Thursday, 2 July 2015

Handkerchief Memories

On the requirements list for the  CQ Summer School workshop with Isabel Dibden-Wright, besides paper, drawing and sewing materials and black and white fabrics   was a handkerchief ' for artwork' .
I thought it might be used to mount a piece of textile work but its purpose was far more intriguing.
 
On the Friday evening, Isabel showed us a selection of handkerchiefs ( plain, embroidered, vintage, new)  and we had a brief discussion about what they're used for and  memories  associated with them.  Our challenge  was to decorate/ alter  the handkerchief we'd brought with us in any way we chose with a 'grand reveal' on Sunday afternoon 


 
 The  handkerchief I brought was one of those liberated  when I converted Ian to tissues  from revolting  ' Manky Hankies' ( of course the downside is tissue lint  in the washing machine... ).   Apart from  a  dainty small hankie I use with Olbas oil,  my main use of these large mens hankies is for  wiping eyes when I cycle; removing smears and fingerprints  from my glasses;  around my hand when using a trekking pole to absorb sweat and as an impromptu paint rag. So my decoration, continuing the mark-making theme of the class and inspired by my 'Human Marks' workshop with Dorothy Caldwell  involved fingerprints of  ink using a piece of felt and a  photo  printed on fabric  of my inky finger, tacked on with quilting thread.  This photo was a trial run for my  'Inky Digit' quilt - I'd brought it with other black and white fabrics. Ruth had suggested I should do nostril prints but lets not go there....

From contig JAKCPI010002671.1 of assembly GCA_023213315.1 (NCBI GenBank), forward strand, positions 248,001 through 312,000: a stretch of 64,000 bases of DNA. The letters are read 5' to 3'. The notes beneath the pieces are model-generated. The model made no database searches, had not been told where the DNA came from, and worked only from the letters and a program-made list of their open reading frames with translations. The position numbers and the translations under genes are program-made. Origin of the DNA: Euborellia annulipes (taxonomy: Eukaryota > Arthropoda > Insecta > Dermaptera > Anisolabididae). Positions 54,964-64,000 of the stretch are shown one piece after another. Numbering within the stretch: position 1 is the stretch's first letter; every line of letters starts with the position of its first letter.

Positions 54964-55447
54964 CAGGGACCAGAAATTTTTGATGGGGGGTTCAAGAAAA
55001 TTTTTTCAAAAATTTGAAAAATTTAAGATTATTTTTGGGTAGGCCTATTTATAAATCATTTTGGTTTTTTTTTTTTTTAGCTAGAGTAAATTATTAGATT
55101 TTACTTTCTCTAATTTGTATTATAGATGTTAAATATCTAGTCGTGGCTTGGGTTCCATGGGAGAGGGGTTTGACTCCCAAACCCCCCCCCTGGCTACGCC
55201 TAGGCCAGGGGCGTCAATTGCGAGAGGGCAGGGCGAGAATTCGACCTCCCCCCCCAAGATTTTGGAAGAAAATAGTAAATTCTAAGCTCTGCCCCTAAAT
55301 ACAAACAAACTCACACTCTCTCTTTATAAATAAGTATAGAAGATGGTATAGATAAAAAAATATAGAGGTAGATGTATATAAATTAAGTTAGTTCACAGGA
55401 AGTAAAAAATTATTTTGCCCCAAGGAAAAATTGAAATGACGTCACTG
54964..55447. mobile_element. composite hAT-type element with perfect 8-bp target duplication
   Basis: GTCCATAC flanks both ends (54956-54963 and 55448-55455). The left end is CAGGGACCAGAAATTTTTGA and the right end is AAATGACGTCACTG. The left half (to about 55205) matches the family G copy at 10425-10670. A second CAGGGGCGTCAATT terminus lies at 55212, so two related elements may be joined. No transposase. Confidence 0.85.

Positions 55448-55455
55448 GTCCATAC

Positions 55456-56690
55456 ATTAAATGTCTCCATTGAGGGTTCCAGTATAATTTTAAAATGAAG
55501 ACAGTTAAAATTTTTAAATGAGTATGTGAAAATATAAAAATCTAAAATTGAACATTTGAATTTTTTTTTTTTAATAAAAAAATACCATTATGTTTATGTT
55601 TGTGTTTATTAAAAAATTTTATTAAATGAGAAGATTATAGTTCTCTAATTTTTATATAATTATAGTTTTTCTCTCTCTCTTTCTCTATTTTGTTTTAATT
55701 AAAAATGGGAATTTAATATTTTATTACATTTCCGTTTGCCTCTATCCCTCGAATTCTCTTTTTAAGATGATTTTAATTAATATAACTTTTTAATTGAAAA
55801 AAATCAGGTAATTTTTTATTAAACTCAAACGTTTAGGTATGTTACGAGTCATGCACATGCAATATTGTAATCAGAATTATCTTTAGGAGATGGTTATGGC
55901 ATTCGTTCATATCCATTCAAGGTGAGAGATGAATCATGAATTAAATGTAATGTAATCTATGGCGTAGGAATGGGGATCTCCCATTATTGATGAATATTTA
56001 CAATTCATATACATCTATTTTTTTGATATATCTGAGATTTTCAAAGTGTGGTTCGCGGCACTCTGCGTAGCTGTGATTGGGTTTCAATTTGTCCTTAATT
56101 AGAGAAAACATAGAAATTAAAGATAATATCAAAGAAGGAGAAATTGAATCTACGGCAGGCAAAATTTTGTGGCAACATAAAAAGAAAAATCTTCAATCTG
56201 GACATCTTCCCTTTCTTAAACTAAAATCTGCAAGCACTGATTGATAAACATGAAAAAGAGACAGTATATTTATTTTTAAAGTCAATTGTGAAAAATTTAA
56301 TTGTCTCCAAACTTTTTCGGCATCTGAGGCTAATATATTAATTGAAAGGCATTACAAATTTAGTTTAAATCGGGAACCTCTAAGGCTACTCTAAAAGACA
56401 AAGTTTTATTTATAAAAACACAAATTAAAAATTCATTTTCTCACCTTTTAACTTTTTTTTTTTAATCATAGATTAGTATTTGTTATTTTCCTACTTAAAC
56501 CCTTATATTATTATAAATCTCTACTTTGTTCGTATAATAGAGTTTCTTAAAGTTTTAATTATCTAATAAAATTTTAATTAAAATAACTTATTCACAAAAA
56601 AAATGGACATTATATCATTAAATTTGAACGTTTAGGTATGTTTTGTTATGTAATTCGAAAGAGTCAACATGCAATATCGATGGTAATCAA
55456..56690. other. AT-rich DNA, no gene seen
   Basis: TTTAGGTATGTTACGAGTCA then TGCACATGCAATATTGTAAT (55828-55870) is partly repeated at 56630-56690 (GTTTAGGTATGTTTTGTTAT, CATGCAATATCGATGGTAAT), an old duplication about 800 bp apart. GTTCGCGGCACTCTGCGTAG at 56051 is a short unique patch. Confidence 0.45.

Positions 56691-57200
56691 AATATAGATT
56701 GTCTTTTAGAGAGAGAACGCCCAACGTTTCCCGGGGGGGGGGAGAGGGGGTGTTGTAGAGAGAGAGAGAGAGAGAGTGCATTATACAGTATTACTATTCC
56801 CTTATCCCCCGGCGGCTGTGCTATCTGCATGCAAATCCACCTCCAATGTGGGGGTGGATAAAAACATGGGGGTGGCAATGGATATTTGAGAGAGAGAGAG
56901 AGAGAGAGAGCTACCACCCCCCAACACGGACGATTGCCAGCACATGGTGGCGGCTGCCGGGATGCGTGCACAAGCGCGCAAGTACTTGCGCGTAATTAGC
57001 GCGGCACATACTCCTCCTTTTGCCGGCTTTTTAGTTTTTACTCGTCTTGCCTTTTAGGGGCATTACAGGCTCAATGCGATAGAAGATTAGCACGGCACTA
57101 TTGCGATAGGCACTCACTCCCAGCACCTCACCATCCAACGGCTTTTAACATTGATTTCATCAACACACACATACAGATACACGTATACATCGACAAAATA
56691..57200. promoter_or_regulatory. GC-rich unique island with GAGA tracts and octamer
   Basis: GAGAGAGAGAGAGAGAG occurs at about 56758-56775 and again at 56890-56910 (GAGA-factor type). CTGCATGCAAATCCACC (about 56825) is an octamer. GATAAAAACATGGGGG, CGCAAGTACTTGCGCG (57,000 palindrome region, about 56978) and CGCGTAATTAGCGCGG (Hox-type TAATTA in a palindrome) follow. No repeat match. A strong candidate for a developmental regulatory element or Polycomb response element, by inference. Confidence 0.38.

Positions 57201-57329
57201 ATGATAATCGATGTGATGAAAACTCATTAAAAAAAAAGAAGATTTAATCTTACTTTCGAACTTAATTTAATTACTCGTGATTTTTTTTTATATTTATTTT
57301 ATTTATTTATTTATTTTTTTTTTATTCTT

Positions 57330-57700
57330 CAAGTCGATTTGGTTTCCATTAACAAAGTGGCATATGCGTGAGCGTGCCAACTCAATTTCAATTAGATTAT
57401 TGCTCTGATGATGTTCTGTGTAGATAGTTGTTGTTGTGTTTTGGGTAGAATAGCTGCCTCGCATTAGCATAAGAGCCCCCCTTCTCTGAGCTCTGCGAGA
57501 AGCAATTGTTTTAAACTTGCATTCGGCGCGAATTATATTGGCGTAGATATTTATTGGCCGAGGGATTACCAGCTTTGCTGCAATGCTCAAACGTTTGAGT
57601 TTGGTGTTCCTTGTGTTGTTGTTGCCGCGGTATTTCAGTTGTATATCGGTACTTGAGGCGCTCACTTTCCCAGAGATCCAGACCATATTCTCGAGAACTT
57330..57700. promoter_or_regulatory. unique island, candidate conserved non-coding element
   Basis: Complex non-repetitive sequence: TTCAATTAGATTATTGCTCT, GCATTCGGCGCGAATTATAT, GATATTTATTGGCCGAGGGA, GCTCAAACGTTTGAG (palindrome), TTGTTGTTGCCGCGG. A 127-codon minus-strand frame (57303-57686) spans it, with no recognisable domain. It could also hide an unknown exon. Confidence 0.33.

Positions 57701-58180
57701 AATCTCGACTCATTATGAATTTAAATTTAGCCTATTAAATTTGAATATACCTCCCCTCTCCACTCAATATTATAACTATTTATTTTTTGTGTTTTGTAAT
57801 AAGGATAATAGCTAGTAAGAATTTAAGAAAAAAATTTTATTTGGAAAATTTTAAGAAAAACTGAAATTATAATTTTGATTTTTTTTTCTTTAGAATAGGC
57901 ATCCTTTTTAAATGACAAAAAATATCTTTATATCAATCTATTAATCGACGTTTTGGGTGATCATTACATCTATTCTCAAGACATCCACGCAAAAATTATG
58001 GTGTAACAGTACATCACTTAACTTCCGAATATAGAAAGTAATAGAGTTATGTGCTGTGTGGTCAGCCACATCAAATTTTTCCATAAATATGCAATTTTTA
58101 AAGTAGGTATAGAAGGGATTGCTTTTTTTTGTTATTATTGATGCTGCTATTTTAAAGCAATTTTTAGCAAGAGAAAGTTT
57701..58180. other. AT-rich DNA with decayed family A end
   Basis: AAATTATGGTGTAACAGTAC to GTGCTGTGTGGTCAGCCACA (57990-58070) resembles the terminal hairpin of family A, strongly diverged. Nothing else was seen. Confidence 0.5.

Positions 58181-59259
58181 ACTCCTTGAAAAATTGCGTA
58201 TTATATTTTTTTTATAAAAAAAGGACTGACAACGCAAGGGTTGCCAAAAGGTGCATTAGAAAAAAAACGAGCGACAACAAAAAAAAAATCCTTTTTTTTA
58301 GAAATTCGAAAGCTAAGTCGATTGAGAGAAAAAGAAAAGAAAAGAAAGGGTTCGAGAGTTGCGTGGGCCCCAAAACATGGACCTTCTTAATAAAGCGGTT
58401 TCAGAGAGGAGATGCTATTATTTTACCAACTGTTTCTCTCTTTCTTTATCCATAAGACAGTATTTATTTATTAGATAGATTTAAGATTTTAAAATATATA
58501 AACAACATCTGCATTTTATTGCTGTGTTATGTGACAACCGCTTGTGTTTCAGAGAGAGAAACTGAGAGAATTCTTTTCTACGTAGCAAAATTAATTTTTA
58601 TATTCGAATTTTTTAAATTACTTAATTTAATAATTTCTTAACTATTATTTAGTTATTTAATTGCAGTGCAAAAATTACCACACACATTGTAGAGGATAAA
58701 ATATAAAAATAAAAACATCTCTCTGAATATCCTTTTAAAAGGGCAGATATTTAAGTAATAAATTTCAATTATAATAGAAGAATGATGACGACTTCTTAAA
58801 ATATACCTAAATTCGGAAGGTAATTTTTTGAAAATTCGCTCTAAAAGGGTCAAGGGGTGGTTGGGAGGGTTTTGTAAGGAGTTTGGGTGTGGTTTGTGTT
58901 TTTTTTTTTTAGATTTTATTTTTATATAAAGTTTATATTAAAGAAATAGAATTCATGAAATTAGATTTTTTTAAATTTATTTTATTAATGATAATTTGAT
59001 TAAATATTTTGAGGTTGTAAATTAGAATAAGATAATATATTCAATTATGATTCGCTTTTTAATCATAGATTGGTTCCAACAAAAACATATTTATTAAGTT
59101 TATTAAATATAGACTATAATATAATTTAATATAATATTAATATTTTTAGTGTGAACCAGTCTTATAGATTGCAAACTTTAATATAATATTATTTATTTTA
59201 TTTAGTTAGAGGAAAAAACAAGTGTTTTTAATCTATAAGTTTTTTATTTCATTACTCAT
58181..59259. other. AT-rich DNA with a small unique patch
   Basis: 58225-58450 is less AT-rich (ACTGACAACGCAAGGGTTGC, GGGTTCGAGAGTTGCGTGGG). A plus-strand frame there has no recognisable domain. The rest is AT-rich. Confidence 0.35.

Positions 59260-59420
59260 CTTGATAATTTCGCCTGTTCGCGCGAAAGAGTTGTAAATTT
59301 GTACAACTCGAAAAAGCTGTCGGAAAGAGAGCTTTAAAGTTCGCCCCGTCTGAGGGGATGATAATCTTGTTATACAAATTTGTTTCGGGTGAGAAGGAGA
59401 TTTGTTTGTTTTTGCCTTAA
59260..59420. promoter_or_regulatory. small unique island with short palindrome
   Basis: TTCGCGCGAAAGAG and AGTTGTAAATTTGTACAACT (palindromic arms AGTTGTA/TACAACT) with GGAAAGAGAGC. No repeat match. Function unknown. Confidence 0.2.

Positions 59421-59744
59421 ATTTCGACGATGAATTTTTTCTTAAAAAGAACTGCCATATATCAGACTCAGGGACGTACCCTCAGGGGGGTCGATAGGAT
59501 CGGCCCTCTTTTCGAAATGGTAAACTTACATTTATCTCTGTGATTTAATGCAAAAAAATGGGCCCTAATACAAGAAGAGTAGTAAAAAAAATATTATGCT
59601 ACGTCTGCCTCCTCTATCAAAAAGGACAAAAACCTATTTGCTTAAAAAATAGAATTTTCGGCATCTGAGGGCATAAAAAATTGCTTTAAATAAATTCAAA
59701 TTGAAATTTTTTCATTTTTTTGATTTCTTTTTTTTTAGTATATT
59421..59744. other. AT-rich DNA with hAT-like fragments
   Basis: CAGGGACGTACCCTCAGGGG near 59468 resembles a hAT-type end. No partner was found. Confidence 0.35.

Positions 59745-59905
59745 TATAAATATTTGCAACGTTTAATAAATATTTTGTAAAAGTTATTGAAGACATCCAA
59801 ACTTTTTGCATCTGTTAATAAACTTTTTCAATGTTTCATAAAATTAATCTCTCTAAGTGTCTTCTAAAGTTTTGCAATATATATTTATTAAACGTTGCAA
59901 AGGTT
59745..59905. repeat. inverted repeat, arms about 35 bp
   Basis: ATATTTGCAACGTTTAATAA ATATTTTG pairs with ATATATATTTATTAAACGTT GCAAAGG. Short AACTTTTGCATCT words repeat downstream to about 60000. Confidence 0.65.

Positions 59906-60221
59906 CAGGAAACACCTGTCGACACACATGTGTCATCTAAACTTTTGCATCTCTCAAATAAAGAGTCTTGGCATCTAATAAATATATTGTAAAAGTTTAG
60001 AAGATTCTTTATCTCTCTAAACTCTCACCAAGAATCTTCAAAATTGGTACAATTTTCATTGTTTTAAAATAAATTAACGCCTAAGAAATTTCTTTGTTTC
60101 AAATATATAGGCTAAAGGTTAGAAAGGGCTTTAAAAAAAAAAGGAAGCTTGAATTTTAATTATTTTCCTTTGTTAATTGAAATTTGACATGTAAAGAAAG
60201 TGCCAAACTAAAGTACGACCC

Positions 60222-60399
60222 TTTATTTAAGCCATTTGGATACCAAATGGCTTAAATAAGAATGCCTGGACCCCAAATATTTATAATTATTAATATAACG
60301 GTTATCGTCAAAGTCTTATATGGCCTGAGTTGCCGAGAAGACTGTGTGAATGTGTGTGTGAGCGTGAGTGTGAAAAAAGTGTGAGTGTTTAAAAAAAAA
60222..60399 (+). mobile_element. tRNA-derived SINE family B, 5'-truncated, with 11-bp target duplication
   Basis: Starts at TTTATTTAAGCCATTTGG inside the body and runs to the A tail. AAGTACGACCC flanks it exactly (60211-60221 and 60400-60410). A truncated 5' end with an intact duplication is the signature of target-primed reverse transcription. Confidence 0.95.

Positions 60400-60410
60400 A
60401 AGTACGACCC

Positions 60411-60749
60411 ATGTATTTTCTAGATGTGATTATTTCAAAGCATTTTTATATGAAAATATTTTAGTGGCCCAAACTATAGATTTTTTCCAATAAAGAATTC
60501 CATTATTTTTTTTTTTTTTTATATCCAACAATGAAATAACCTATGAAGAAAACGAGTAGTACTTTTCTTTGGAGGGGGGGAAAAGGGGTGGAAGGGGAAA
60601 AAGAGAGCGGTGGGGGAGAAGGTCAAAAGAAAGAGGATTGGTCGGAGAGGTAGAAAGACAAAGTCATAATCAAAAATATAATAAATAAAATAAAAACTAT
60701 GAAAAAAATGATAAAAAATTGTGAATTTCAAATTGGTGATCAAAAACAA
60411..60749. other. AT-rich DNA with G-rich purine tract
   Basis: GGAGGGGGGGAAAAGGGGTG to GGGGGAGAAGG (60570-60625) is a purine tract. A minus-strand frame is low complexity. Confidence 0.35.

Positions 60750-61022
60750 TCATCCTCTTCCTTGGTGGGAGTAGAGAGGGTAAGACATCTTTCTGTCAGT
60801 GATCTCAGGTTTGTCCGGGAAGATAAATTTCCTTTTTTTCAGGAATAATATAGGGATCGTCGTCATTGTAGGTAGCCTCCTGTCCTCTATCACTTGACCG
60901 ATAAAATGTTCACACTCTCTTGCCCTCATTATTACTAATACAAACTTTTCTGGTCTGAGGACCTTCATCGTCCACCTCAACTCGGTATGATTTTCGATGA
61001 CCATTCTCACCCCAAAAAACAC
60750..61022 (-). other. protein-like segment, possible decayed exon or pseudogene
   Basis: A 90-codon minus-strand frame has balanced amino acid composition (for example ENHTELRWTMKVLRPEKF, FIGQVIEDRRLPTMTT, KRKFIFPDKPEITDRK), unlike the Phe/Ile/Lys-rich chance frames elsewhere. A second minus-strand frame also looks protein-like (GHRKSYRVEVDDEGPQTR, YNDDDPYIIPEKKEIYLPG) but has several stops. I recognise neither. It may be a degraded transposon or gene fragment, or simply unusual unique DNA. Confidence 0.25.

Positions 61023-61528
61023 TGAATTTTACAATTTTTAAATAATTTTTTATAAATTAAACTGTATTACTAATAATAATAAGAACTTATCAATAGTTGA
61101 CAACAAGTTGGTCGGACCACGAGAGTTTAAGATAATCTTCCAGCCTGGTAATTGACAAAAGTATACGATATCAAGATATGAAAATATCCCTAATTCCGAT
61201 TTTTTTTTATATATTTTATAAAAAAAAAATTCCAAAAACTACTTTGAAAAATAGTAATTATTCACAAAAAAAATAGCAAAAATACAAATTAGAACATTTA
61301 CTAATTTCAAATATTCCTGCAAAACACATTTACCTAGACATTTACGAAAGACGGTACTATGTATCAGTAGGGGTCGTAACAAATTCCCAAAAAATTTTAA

The  'grand reveal'  was very moving as apart from the ingenuity displayed in  working with the handkerchiefs (3d origami structures, bags, hats, text , stitch), how handkerchiefs are used and who they belonged to had triggered   hidden and powerful  memories and honest sharing  of the difficulties in caring.
 
 At the time, my main memory was as a child   buying  boxes of them for my Dad  as presents  and finding them all  intact  as they were 'too good' to use.  He persisted in continuing to wear  a very tatty jumper and hat in the garden despite new replacements for the same reason.
Then when I got home I remembered  the stories about  Dandy the Delinquent  Dalmation, the dog we had when I was a toddler , who besides chewing up  anything in sight including heirloom silver napkin rings, used to jump up and snatch the hankies from mens jacket pockets and eat them!  
 
Who knew that a small hemmed piece of fabric  could unleash all this - thanks to Isabel for the suggestion, more than just a creative exercise.

Wednesday, 1 July 2015

Circles, Spirals and Lines at CQ Summer School

Another very enjoyable CQ Summer School  at Alston Hall - I worked out it was my 6th visit!